The Yield Curve Is Flattening, Potentially Signaling a Recession
WASHINGTON, DC – July 24, 2018
Prediction is a thankless task, especially in financial markets. However, being able to determine General trends and understand their consequences is a useful skill. In this article we are going to define what a yield curve is, why it is so important, and why another U.S. recession may be rapidly approaching.
In short, the yield curve is a line graph showing the yield of the same financial instruments with different maturity dates. The most frequently reported yield curves compare three-months, two-years, five-years and 30-years of U.S. Treasury debt. Most of the time, experts that are talking about “the yield curve” are talking about the difference between interest rates on two-year and ten-year U.S. Treasury bonds. It is considered normal when rates on short instruments (two-year Treasury bond ) are less than those on long ones (10-year and more).
Here is the so-called yield curve of American treasuries. For example, if the yield on 2-year bonds is 2% per annum, 5-year 5% per annum, and 10-year 10% per annum, it means that market participants believe in future growth, and the chart will have the following form:
If the yields of all securities are approximately the same, it will take the form of a flat curve, and if the yields of shorter securities are higher, the chart will have an inverted form:
This happens rarely, and is usually a harbinger of the start of a recession and risk avoidance.
We have seen the yield curve invert seven times since the 1960s, and in each of those seven instances an economic recession in the United States has followed. Will this time be any different? Today, the yield curve is the flattest that it has been in 11 years, and many analysts believe that we will see an inversion before the end of 2018. If an inversion does take place, experts will be all over the mainstream media warning about “an imminent recession”. Unfortunately, most Americans don’t understand these things, and when they hear terms like “yield curve” they tend to quickly tune out. However, the life of every American depends on what is happening in the markets. It's not a metaphor.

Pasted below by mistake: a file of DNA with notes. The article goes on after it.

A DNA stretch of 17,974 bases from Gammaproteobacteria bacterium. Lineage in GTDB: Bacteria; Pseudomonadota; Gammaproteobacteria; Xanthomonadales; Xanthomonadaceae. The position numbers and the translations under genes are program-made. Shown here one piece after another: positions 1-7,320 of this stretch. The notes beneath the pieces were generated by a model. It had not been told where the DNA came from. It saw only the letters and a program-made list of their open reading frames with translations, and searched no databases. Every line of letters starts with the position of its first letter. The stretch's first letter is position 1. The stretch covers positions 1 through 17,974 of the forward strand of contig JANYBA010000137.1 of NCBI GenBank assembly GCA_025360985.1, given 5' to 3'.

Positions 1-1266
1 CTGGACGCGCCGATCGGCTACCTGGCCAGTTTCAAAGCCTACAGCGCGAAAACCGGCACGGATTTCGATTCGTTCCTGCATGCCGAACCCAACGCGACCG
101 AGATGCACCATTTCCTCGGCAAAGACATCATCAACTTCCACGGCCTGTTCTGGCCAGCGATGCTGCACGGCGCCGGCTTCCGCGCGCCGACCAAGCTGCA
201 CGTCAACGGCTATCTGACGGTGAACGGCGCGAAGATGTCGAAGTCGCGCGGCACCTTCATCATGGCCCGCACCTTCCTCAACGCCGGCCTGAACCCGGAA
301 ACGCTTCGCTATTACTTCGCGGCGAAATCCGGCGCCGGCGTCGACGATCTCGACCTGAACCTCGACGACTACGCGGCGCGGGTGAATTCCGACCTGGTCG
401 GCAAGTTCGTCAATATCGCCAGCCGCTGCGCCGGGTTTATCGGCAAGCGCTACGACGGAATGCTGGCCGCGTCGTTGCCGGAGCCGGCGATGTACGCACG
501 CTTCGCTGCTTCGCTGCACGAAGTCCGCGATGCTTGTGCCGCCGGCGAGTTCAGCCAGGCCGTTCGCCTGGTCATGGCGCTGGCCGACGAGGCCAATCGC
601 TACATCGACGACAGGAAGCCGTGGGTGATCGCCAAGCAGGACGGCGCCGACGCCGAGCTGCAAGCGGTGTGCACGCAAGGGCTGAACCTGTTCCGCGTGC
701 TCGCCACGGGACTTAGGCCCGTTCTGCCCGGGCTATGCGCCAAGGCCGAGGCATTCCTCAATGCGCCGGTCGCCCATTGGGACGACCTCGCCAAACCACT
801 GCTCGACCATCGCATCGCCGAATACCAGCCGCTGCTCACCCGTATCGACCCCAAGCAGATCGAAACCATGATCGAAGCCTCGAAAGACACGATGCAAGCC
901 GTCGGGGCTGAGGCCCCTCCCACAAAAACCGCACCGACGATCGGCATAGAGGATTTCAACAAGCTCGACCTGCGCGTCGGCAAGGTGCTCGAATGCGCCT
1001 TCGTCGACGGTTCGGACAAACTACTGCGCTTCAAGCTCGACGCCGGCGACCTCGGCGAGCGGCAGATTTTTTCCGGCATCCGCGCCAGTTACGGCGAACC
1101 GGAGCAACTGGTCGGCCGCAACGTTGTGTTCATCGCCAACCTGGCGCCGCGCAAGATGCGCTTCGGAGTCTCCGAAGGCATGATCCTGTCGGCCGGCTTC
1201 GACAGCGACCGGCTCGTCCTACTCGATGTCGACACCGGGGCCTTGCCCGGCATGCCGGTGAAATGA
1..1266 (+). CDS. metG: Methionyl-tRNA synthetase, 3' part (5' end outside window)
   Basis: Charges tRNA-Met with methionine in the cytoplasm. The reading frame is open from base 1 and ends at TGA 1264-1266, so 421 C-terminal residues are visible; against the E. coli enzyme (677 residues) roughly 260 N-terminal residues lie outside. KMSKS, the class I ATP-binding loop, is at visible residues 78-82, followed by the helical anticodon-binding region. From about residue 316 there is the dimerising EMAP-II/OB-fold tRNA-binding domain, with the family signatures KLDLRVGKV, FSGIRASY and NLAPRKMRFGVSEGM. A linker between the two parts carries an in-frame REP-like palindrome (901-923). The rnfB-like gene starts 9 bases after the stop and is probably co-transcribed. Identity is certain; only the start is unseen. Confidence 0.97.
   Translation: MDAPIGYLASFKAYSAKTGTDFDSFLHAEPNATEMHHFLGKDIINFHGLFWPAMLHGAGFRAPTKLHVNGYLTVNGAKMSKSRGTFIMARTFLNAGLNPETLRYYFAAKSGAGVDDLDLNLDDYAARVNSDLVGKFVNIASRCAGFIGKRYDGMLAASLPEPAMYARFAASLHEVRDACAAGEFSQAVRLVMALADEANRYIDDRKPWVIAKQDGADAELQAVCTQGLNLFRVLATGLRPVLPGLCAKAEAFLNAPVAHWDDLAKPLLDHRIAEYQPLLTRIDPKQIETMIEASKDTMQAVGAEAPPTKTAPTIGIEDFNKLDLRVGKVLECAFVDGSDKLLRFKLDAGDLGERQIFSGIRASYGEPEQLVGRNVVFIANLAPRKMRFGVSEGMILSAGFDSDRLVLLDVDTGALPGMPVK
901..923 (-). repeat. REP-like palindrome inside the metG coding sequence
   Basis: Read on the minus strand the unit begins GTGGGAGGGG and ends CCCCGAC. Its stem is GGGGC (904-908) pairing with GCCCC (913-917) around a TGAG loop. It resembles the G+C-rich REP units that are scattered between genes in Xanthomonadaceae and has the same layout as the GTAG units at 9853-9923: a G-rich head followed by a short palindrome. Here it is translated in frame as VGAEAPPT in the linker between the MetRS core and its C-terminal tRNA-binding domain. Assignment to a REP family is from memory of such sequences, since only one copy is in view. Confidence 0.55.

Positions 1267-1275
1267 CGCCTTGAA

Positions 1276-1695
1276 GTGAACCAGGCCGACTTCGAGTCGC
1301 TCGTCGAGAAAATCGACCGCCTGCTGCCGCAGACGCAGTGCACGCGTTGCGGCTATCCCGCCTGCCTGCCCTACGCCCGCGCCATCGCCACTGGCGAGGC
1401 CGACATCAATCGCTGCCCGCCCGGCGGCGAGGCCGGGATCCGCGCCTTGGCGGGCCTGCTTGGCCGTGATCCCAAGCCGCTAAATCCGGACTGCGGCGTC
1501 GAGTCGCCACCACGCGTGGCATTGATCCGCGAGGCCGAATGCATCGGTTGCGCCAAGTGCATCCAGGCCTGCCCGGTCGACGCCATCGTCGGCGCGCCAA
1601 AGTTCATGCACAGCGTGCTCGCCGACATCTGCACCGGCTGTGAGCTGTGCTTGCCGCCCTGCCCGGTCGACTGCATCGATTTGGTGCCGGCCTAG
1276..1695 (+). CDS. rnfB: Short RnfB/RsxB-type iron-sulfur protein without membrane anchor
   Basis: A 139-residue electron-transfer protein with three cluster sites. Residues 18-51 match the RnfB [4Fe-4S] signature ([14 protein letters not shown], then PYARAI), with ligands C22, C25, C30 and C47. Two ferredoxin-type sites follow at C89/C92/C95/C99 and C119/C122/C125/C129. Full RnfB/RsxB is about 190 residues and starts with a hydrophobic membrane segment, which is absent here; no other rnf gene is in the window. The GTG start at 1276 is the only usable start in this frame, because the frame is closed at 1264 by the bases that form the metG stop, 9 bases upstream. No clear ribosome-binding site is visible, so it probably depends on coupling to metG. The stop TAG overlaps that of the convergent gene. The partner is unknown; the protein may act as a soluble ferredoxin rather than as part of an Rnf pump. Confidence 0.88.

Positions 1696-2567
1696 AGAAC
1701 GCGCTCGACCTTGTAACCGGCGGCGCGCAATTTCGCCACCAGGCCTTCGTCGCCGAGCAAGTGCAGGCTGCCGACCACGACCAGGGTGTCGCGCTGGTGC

Now the US economy is at an interesting point: the dividend yield of shares is almost level with the yields of government bonds.
Changes in the curve matter because they affect bank lending, which impacts almost everything. A USA Today article recently explained how banks borrow at short-term rates and lend that money out at long-term rates…
Banks borrow at short-term rates, lend long term and profit from the difference. So the gap between long and short rates predicts future loan profitability. The bigger the gap, the more eager banks are to lend. The yield curve is a great predictive proxy for future lending.
Lending matters because loans allow for economically expansive activities. Sally deposits $10,000 at Community Banks-R-Us, which can keep $1,000 in reserve and lend out $9,000 to Jim’s Widgets. Jim uses that to grow his business. Hence lending can fuel growth. So, steeper yield curves spur economic activity. Flatter curves render less.
When banks cut back on lending, that has the effect of “choking off” the economy, and that usually leads to an economic contraction.
The yield curve inverted prior to the recession of 2008, and lending started to get a lot tighter. The resulting recession was a surprise to many Americans, but it should not have been. It was simply the logical conclusion of basic economic forces at work.
Interestingly, yield curves are about to “invert” in Japan, Germany and China too.
But some experts insist that the decline in the market has stopped. The main indicator is 10-year treasuries. They were actively sold, but then the price rose sharply and is now at about the same level. This means that investors do not want to "scatter" the yield any longer — and in 10-year bonds it is almost 3% in US dollars. It is a lot, taking into account that the creditor is the US Federal reserve.
Inter-market analysis now shows significant shifts in the markets. The last two weeks timber and industrial metals — copper, nickel, lead, tin and etc. - have been falling significantly. Last week, oil began to decline. Raw material sales are a harbinger of global change. Maybe it’s not about the super cycle, but there is surely concern for a medium-term reversal .
We live in the era of global trade wars. It means that in the US stock market may be weak and need strong correction. In addition, almost all experts agree that 2018 is the year of increased volatility. The S&P500 index for the day may change by one percent in any direction. But most likely, the next year or two in this market will be an upward cycle.